This event critically explores how the memories and struggles of people who use drugs and those of other marginalized and/or activist groups in history are represented in archives, museums, and collective memory at large. While often being invisible at first, drug cultures have left traces in many archives and collections. However, finding and uncovering the often hidden history of drugs and the people who used them can be challenging. Whose memories are being recorded and whose voices are lost?
Focusing on archival initiatives in the Netherlands, Germany, and the US, we discuss how archive-making and politics can help preserve the material and immaterial heritage of narcotic use and the conflicts of the people involved. How can these experiences of stigma, persecution, and activism be adequately preserved, prioritized, and remembered? How can archivists, historians, and community members participate in effective and useful ways to document local histories and build archival collections? In what ways can we create new historical sources by encouraging the use of oral history and digital storytelling?
ABOUT THE NARCOTIC CITY EVENT SERIES AT 1014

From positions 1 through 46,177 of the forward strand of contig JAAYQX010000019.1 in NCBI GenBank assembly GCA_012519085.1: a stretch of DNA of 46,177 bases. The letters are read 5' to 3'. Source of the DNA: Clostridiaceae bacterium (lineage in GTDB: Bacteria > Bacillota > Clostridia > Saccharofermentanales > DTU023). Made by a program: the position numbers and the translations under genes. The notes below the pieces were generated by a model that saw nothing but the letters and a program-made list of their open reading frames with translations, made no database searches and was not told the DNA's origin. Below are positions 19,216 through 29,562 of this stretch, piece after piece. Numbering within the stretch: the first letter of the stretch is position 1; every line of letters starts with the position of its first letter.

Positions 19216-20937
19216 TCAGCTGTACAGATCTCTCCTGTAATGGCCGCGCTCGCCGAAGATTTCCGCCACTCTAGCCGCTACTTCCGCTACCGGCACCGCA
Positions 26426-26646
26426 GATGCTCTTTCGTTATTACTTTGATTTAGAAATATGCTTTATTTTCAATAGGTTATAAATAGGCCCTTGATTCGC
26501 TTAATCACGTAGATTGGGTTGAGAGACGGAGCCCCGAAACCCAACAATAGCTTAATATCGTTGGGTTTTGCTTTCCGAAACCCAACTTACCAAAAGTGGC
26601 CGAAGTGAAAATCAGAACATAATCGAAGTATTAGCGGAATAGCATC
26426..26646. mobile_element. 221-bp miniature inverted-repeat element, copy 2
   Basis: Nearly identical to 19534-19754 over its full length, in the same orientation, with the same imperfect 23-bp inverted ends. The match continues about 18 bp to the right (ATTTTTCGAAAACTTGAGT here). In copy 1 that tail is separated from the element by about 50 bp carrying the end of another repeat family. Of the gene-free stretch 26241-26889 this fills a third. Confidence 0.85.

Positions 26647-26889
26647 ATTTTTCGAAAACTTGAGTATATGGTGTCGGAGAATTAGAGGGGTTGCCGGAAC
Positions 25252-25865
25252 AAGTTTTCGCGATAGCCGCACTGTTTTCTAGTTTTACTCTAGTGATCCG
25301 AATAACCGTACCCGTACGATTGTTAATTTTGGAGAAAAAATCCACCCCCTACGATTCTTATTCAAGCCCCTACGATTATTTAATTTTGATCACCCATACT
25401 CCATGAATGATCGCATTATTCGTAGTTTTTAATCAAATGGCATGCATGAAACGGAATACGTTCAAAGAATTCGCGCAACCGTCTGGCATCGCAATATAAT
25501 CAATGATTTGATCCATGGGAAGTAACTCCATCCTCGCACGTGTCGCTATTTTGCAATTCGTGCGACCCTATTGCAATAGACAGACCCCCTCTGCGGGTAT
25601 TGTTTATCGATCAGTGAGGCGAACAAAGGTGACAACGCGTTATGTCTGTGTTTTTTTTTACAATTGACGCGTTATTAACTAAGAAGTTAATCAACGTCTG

This event is part of the Narcotic City Event Series at 1014 which explores the discourses, imaginaries, practices, and consequences of public drug use from the 1970s until the present with a focus on American and European cities. Across three evening roundtables, cultures of drug consumption are interwoven into public spaces, everyday lives, and public memories of cities will be addressed, bringing together expert activists, scholars, and workers on public health, narcotic cultures, and archival politics from the US, Germany, Denmark, and the Netherlands.
During the evening events, 1014 will also present part of the Narcotic City Archive – the first interactive archive to collect and preserve the material and immaterial heritage of narcotic use and governance in the 20th and 21st centuries. Since its launch in 2021, this innovative resource fosters knowledge, visibility, and engagement between researchers, activists, users, and a wider public.
Further information on the entire event series can be found here.